Records, History, and the Art that Made Them
Platforms like Spotify and Apply Music give us an ease and accessibility to both accessing and purchasing music that certainly makes it appealing, but it does lack in one of the quintessential elements we fell in love with, cover and interior album art. You might be thinking, “there still are album and cover images,” but I am thinking about vinyl art!
Buying a record means you are purchasing 1 part music and one part art. The covers pull us in and the music entrances us. Listening to music on vinyl means engaging with the album, admiring its art, while the music filled the air.
When records were initially put into production, they were practical and functional, wrapped in plain paper covers or cardboard sleeves offering protection, but little visual interest. Columbia Records first art director, Alexander Steinweiss, is the artist who we can directly credit for revolutionizing album cover art. “His use of ‘visual forms and shapes to express music using fresh approaches’ was also extremely influential, as he sought new ways to present metaphorical representations of music groups through his cover art (Megg’s History of Graphic Design, 321)” (Mari, 2018).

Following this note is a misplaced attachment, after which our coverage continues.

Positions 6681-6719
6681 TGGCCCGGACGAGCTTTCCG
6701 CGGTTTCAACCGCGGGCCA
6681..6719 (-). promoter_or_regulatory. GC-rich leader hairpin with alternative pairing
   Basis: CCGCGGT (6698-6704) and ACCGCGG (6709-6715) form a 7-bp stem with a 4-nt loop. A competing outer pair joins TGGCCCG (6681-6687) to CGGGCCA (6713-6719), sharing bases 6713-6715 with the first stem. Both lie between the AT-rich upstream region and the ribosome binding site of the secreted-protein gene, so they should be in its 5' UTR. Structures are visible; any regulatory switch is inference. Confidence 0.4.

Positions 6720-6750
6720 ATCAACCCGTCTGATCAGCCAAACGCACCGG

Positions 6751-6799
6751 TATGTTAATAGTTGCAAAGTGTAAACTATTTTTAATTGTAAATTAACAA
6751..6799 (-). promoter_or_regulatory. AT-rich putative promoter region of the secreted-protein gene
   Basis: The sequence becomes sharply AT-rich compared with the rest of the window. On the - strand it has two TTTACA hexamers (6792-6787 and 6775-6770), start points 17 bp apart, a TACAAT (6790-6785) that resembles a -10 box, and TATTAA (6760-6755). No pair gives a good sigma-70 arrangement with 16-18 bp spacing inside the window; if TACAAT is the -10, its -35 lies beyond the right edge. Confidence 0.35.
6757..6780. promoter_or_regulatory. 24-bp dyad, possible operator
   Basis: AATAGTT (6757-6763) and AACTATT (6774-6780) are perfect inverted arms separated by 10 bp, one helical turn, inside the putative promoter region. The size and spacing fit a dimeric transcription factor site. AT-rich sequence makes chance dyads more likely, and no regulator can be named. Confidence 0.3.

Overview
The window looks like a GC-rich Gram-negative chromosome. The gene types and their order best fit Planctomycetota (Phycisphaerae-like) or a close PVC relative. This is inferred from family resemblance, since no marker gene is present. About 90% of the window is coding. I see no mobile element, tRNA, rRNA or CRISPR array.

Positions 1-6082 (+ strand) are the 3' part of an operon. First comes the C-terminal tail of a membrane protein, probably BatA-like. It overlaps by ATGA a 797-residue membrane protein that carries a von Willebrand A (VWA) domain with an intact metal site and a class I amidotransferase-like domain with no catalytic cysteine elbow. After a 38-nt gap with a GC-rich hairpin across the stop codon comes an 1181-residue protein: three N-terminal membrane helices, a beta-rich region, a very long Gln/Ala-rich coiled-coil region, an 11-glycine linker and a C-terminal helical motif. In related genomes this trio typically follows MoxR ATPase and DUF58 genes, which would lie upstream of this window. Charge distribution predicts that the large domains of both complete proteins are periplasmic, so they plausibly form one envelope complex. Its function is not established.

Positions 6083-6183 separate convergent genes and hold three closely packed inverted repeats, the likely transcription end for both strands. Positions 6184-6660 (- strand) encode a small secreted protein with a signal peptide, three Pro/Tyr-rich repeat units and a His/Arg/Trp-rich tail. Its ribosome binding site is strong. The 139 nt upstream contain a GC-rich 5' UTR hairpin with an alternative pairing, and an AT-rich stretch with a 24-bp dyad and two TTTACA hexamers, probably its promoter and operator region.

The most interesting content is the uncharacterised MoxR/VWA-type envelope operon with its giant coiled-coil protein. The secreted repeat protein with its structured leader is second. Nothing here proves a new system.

With each new musical era, album covers changed and adapted to new styles, cultural norms, and technology. We saw bright and colorful graphic design covers meld into theatrical, dynamic images of artists and band members. Photographs transformed into psychedelic artworks which paved the way for band logos and mascots. (Mari, 2018).
Vintage record shops are popping up all over and listening to music in one of its most truthful forms, is being brought back to life. I got to visit an awesome record shop in Brick Lane in London in a cool underground vintage mall and a vintage antique mall in Texas, both filled with records.
Brick Lane Vintage Record Shop, London
The Whoopie Bowl, Texas Antique Mall, El Paso
Beyond the increased appreciation for the quality of music produced by vinyl, the art is being recognized for the designs that grace the covers. Vinyl art is being reproduced onto t-shirts, socks, and into books such as, "1000 Record Covers."
Take time over the holidays and dance, be happy, bright, and spread love as we leave 2020 behind and step into a new year!
Here are some of our favorite album covers to round out this post, enjoy!
Jody Wiker's favorite(s): Arrival by ABBA and Rumors by Fleetwood Mac
George Wiker's favorite: Bootleg by Aerosmith
Maddey Field's favorite: Pet Sounds by the Beach Boys
Boo and George "Wicker" Wiker's favorite(s): Johnny Mathis, the Platters, and Tommy Edwards
Do you remember you favorite record albums? What did you like most about them?
Mari. (18 September 2018). The Evolution of Album Covers. Foundations of Graphic Design, Vol. 2. New York University. https://wp.nyu.edu/fogdv2/2018/09/18/the-evolution-of-album-covers/